The shoulder (glenohumeral) joint has more mobility than any other joint in the body, and consequently is injured at a high rate. Though conventional rehabilitation traditionally focuses solely on treating the shoulder complex, this joint is more often the victim than the culprit.
Due to the complexity and interconnectivity of the tissues of the body, dysfunction in one area (even if asymptomatic) may be driving the pain in a different area. It is important for treatment of the shoulder to consider the driver of the shoulder pain – in other words, the root cause.
By simply zoning in on the shoulder itself, we may be able to resolve short-term pain. However, we have failed to address key structures, movement patterns, or daily postures that may still be dysfunctional and lead to the eventual return of symptoms.
Clinically, we often find that patients with shoulder pain present with excessive forward head posture (pictured below). In this position, the cervical spine loses the natural curvature, and thus it’s shock absorption, with the head rotating backwards on the neck.
This faulty posture both encourages and follows a tendency of the thoracic spine and rib cage (mid-back) to move into a kyphotic (rounded) position. This in turn leads to a forward and rounded position of the shoulder blades.
The shoulder blades ultimately form the ‘socket’ of the ‘ball and socket’ shoulder joint, and poor alignment will significantly diminish the capacity of the shoulder joint.The rounded position of the thoracic spine also limits much-needed thoracic and rib cage mobility during upper extremity activities.
Over time these postural abnormalities lead to muscle imbalances, which perpetuate the abnormal posture. This combination of factors forms the basis for a biomechanically insufficient position from which to function from. The vicious cycle that ensues can lead to shoulder joint degeneration, as well as neck pain and cervicogenic headaches.
Conversely, an efficient alignment positions the head and neck in a more vertical, stacked position with the shoulders in neutral. In this position there is relatively less thoracic kyphosis than seen in a forward head posture, thus allowing movement of the shoulder, cervical spine, and the rest of the body to occur from a more biomechanically efficient position.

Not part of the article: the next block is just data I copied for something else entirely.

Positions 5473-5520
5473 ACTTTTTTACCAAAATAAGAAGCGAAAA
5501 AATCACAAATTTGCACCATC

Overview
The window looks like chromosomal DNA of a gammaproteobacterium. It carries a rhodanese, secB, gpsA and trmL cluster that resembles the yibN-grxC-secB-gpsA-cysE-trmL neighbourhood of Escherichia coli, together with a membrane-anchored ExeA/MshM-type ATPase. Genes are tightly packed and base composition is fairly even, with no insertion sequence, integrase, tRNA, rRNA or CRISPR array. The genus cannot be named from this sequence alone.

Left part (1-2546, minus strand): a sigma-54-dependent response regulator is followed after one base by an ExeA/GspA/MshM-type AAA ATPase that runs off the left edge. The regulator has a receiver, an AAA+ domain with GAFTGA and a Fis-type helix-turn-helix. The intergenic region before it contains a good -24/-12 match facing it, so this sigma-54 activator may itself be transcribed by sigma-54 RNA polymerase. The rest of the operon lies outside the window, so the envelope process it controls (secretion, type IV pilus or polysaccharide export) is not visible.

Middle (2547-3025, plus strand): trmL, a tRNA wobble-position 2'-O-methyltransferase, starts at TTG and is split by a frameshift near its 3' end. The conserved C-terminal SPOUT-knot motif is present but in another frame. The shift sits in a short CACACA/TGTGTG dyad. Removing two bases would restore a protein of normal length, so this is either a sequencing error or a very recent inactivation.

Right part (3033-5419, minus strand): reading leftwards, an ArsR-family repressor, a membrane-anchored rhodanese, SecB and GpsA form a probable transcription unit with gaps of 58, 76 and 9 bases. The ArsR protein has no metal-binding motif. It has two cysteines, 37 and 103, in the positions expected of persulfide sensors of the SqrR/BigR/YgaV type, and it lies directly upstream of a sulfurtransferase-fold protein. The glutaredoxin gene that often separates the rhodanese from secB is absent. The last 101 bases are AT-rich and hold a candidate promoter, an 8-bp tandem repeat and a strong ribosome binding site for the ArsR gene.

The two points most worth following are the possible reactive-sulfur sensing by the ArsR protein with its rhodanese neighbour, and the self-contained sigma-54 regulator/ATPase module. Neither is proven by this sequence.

The body, being resilient and task oriented, will compensate to allow us to continue performing our functional activities. This means that the shoulder, because of its significant mobility, is called upon to move in suboptimal ways to make up for the poor head, neck and thoracic spine, and shoulder blade positions.
When a client presents with shoulder pain, we evaluate the above factors and develop an individualized treatment plan based on each individual’s needs. Below is a series of exercises we commonly prescribe to help enhance neck, mid-back, and shoulder blade posture and strength.
1) Supine axial elongation with self-resisted O-A flexion and long-neck extension (improves cervical positioning on thoracic girdle and directly feeds into improved trunk stability):
-Lie on your back in a hook lying position (knees bent).
-Place one hand under the head and and the opposite thumb under the chin.
-Tuck the chin and use the thumb to resist the chin tuck (trying to push the head out of the chin tuck). With the opposite hand, try to lift the head off of the pillow, but resist with the head. This is an isometric contraction, meaning there should be no movement.
2) Prone on elbows combined with thoracic rotation (assists in improving key spine movements of extension and rotation):
-Begin propped up on elbows. Place a pillow under the stomach to support the lower back if needed.
-Press down through elbows to glide the shoulder blades forward along the rib cage. Hands should face directly forward from elbows – not touching. Shoulders set down and back against rib cage.
-Begin with the neck in a neutral position, with ears level to shoulder, chin tucked, and no sag to the head.